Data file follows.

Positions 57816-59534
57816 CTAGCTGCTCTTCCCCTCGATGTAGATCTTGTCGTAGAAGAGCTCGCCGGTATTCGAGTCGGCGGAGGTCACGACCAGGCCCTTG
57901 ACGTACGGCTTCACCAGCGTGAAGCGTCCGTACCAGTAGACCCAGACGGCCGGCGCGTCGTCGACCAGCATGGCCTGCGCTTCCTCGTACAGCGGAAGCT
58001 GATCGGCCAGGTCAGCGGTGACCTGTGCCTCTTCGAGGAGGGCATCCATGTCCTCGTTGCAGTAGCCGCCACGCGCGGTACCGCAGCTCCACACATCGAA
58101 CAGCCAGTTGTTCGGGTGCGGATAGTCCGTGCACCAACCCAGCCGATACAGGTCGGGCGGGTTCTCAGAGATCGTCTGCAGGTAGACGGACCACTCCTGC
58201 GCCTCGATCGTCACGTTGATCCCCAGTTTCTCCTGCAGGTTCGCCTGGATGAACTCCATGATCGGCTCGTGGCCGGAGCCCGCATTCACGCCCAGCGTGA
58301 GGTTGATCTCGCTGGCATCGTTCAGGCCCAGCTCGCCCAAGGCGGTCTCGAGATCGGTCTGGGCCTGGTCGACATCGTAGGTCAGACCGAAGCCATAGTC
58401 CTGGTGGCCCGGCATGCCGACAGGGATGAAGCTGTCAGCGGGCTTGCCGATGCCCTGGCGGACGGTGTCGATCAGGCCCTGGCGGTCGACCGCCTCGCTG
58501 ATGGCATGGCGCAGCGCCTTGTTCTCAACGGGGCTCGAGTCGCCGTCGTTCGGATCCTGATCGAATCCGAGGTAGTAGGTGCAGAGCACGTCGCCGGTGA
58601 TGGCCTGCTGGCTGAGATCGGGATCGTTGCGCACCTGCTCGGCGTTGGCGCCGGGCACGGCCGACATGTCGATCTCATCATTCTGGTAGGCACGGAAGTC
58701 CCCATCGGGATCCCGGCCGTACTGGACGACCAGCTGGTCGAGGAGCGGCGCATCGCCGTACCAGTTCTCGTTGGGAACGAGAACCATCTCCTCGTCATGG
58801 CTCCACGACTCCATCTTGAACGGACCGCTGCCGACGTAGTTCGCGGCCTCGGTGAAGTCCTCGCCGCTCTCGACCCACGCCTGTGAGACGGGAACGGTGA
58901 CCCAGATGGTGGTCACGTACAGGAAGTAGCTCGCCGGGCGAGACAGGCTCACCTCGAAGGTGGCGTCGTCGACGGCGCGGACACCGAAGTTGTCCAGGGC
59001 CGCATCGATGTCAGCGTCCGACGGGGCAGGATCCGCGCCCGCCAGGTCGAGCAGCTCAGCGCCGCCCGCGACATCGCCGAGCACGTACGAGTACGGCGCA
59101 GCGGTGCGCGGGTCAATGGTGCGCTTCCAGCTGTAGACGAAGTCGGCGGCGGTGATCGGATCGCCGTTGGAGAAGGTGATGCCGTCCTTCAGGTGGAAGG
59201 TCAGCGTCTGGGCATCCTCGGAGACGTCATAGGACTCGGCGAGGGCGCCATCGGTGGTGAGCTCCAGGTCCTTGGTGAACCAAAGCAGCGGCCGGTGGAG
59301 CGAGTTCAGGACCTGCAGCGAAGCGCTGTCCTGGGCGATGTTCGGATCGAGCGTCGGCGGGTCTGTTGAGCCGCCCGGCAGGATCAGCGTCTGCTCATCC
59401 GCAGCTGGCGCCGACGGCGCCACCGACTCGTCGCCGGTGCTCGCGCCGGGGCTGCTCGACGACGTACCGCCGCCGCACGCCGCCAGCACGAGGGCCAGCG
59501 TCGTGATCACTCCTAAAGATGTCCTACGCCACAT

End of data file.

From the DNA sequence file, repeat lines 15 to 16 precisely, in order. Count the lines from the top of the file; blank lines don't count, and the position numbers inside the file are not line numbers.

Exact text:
59101 GCGGTGCGCGGGTCAATGGTGCGCTTCCAGCTGTAGACGAAGTCGGCGGCGGTGATCGGATCGCCGTTGGAGAAGGTGATGCCGTCCTTCAGGTGGAAGG
59201 TCAGCGTCTGGGCATCCTCGGAGACGTCATAGGACTCGGCGAGGGCGCCATCGGTGGTGAGCTCCAGGTCCTTGGTGAACCAAAGCAGCGGCCGGTGGAG